I learned about being an intrusive/helicopter/metiche professor from Dr. Harris and Dr. Woods’s Teaching Men of Color in the Community College Certificate Program a few years ago, so I now practice this approach in my fully-online MSCJ class and my f2f classes, by emailing students who do not submit a major assignment or students who are missing in action. I also tell students if there is anything I can do to help, writing an email as follows, “Where’s Juan? How can I help you?” Once students reply, I remind students they have my support. My forte is being “a metiche,” nosy. I know that for many students mental stress when they do not talk about their problems and/or mental health problems exacerbate at the end of the semester. I do my best to reach out to potential crisis students to discuss how they can tackle the problem. Another pair of ears from someone like myself allows students to see me as a human being and not a socialbot. At Mt. San Jacinto College, more students experience problems related to poverty, manifesting in mental health. At MSJC and at the San Elijo Campus, students struggled with mental health and suicide. I can reach out via Metacognitive Journal Entries, Canvas email, and my cell phone to ensure I retain students.
Learning to Be Relational
During my first year of teaching (I started teaching in Spain and taught GEW at California State University San Marcos). One day I noticed one of my Latina students was continuously late, and I wanted to address the concern in an upcoming conference. The day of our meeting I noticed her knee was bleeding, so I asked her what happened.
My student confessed she was afraid of me.
I was, obviously, not expecting that response. As the student confided, she fell because she was trying to get to our meeting on time. After much thought, I had many questions and revelations:
- What did someone like me represent to a student (of color)?
- How was she used to seeing women (of color) like me?
- Did I remind her of a grandmother or her mother?
- How was I performing teaching?
- Was I acting like all my English professors who were mostly white?
- Did I want to be perceived as my white “grammar Nazi” professors?
It is at that moment that I began to work on Professor Sonia Gutiérrez being relational and approachable. I believe I am naturally a people person, as a poet professor, I care about people and the world, but teaching throughout my life had been modeled by white professors. Yes, they were knowledgeable, but they were strict, concise, and to the point. (And so was my Mexican father). Luckily for me, I snapped out of it. I am at point where I love teaching, and I love students, and of course, that includes my online students. This year I have returned to feminism, and although one of my fully online male students is experiencing cognitive dissonance, I enjoy the discussions.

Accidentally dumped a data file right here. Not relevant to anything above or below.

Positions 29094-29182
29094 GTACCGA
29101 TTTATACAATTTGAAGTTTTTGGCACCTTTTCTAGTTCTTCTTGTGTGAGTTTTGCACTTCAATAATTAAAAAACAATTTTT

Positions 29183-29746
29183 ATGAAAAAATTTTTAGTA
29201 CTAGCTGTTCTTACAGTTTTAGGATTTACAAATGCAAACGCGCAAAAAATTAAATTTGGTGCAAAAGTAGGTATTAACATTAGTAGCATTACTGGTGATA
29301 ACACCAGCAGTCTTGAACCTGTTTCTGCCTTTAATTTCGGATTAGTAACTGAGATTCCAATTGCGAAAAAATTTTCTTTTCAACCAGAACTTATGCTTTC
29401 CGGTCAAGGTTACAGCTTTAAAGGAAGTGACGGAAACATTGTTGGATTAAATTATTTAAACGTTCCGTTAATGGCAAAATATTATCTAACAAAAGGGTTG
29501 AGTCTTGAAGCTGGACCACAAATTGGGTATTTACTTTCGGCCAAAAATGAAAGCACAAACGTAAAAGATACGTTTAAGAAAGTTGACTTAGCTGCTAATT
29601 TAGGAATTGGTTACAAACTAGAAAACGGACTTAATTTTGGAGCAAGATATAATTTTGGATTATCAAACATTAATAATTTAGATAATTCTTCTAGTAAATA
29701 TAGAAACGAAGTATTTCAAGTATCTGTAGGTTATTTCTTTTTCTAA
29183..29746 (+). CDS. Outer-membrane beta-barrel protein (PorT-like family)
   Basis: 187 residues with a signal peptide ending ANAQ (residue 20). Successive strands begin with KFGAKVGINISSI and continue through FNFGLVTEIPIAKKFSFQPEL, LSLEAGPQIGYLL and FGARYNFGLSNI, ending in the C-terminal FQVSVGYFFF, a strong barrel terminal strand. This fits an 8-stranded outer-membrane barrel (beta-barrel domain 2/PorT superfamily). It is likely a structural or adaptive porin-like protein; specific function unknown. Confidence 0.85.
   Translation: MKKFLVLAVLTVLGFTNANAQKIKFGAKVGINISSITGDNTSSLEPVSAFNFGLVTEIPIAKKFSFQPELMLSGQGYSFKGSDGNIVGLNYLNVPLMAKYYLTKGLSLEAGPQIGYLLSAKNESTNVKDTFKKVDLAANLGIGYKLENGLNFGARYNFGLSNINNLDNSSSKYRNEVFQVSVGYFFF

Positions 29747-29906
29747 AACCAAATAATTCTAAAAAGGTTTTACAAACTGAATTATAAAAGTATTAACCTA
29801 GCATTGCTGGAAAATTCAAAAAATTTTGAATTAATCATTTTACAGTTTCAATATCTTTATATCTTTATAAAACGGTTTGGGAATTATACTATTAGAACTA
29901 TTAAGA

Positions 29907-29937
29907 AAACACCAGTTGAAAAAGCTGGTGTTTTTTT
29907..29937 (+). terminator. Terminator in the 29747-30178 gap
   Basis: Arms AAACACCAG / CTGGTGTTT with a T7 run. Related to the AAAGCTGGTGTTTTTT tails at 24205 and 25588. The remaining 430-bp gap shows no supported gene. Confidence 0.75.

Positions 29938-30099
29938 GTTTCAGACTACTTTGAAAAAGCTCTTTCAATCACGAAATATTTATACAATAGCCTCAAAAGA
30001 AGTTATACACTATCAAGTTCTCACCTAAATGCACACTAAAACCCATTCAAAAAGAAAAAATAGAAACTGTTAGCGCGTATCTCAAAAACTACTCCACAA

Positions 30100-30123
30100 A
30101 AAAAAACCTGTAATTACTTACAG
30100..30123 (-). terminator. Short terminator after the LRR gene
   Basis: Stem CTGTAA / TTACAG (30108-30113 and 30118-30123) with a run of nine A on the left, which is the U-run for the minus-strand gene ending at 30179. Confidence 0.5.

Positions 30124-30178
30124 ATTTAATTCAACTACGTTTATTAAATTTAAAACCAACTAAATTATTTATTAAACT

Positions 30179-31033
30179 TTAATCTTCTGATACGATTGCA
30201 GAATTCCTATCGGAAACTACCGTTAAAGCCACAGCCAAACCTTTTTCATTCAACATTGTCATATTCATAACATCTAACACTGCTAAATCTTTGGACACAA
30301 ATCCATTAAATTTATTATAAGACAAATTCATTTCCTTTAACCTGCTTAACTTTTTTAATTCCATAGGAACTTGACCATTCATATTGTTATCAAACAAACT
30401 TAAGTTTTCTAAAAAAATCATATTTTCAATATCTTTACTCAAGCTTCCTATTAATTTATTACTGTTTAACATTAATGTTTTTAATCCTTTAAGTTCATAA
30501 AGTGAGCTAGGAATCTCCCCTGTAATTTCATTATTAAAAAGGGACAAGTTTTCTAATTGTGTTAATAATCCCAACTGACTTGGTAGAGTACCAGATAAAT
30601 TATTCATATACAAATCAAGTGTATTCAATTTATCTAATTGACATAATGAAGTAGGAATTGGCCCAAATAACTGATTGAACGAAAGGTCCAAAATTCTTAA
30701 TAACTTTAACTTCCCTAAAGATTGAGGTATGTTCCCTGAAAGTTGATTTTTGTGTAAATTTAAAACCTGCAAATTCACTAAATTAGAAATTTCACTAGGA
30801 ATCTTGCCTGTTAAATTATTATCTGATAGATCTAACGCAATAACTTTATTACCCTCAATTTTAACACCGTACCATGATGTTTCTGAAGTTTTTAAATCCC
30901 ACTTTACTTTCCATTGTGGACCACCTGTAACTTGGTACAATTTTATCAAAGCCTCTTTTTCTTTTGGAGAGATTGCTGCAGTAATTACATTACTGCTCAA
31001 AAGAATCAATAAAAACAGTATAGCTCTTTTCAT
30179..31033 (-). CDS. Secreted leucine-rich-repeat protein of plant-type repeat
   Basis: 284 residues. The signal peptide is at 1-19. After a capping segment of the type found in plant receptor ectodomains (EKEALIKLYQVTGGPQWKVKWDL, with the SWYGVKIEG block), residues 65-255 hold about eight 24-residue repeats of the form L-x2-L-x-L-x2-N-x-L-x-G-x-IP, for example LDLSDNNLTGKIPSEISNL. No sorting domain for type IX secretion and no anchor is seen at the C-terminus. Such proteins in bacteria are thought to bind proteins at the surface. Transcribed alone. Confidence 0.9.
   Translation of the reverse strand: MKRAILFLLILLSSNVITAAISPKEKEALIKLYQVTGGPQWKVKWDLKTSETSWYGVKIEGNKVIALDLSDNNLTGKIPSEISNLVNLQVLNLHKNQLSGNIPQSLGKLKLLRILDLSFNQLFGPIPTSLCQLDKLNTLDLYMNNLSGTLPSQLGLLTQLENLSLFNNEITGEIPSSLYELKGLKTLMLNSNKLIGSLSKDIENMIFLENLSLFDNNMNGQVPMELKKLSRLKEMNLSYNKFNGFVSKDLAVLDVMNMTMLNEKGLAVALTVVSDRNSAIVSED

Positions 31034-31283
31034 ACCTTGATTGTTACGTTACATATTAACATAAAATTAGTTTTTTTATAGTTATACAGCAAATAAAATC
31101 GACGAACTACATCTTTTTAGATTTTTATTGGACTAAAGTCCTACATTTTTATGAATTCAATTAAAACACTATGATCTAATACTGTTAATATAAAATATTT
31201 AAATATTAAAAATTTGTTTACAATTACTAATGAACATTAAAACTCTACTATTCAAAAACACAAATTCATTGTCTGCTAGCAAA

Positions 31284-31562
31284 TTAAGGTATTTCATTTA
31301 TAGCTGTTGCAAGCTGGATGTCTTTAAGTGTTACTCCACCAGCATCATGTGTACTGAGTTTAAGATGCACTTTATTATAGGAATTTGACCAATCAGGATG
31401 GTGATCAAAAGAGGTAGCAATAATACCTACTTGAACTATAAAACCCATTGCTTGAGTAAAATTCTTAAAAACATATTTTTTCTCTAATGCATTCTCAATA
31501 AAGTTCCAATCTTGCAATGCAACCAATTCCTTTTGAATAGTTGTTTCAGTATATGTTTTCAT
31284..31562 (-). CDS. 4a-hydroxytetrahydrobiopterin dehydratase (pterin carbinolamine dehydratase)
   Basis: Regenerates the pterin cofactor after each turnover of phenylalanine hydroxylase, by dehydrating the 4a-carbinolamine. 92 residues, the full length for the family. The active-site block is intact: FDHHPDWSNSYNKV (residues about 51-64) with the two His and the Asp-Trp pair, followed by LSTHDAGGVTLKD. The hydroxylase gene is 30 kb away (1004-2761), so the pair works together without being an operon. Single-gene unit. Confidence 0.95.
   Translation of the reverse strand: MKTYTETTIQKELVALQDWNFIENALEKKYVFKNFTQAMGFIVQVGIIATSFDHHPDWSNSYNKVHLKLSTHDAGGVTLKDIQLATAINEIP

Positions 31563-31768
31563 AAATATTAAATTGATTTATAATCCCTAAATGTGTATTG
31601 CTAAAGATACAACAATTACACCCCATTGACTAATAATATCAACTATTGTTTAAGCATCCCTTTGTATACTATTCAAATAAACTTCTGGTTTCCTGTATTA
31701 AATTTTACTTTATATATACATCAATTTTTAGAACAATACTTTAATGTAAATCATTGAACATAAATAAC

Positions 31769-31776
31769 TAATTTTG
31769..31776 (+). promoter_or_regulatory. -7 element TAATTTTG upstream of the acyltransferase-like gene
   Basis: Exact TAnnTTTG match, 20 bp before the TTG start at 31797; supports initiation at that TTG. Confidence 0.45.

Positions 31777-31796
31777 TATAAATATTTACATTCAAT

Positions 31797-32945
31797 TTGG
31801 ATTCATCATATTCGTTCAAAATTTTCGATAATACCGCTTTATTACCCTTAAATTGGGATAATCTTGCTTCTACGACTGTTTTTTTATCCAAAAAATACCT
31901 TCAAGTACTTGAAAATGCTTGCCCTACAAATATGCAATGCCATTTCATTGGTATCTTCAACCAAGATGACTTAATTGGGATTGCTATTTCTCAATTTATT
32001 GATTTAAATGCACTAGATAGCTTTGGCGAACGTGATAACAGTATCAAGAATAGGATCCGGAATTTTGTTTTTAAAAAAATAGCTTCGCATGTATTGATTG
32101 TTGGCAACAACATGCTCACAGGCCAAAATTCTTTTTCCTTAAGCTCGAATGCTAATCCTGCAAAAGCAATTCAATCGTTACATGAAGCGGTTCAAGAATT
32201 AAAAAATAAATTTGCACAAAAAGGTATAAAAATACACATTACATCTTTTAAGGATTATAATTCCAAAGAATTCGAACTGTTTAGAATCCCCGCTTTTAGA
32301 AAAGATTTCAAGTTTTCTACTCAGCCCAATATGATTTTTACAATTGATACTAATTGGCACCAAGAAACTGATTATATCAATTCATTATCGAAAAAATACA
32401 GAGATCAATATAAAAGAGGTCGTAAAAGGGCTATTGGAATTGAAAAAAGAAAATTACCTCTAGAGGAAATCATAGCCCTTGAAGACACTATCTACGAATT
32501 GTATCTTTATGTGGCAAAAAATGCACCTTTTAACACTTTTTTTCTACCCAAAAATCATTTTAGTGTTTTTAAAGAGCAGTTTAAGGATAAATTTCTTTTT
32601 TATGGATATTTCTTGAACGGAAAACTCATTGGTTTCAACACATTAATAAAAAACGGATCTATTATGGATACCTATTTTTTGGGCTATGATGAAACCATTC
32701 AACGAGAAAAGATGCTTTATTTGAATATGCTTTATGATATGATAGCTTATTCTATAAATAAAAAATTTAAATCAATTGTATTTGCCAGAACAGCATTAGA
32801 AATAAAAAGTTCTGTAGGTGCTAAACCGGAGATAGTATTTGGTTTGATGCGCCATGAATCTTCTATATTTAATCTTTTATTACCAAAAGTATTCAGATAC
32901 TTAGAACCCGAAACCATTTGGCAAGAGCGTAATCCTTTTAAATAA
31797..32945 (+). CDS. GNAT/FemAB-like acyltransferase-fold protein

Hashtag What? #! LOL
When I first started teaching, the material that I taught got me in the public eye (in trouble). And that was not a good thing for a professor who had just started teaching. It seemed as if everything I wanted to teach was problematic. The Autobiography of Malcolm X aggravated students. According to North County Times article, I was teaching pornography in the classroom, and on top of that I was an unfair grader. I was teaching Eve Ensler’s The Vagina Monologues, Brokeback Mountain, bell hooks’s “Selling Hot Pussy: Representations of Black Female Sexuality in the Cultural Marketplace” among other risqué material. (I, of course, do not have a problem discussing these “controversial topics.”) Because of those early teaching experiences, I decided not to teach Freshman Composition and instead focused on teaching introduction to composition and critical thinking and writing. (I learned a small minority of white male students and Latinos/Chicanos had a problem with the material I selected.) Years later, I have decided to move away from required textbooks and instead do the passionate Sonia. Black Panther through a bell hooks and Du Bois, Roma through triple oppression theory, and Ralph Breaks the Internet through a feminist lens perspective are topics I teach in the class. (Four of my students were published in Tidepools 2019). At MSJC, students do not have to write five papers anymore, so I dropped the research. In retrospect, the material that I select is always relevant and affects my students’ lives and the world as I ask students to analyze topics and encourage students to select their topics at the local, state, national and/or global level.
Community-centric: “We got this!”
A few years ago I learned that if I asked students to work individually I would lose first-year experience students. I, of course, did not want that. Since that revelation, I incorporate a lot of group work. For any material that I wish my students to grasp, I craft a group assignment/paragraph//application paragraph. With the belief that once students work in a group, they will know how to address the assignment on their own. The most important community-centric activity that is the glue of all my composition classes is Whole-class Workshops. My face-to-face students and online students recognize that writing and reading stories are important for their development as critical thinkers and writers.
Through an Equity-minded Race-conscious Lens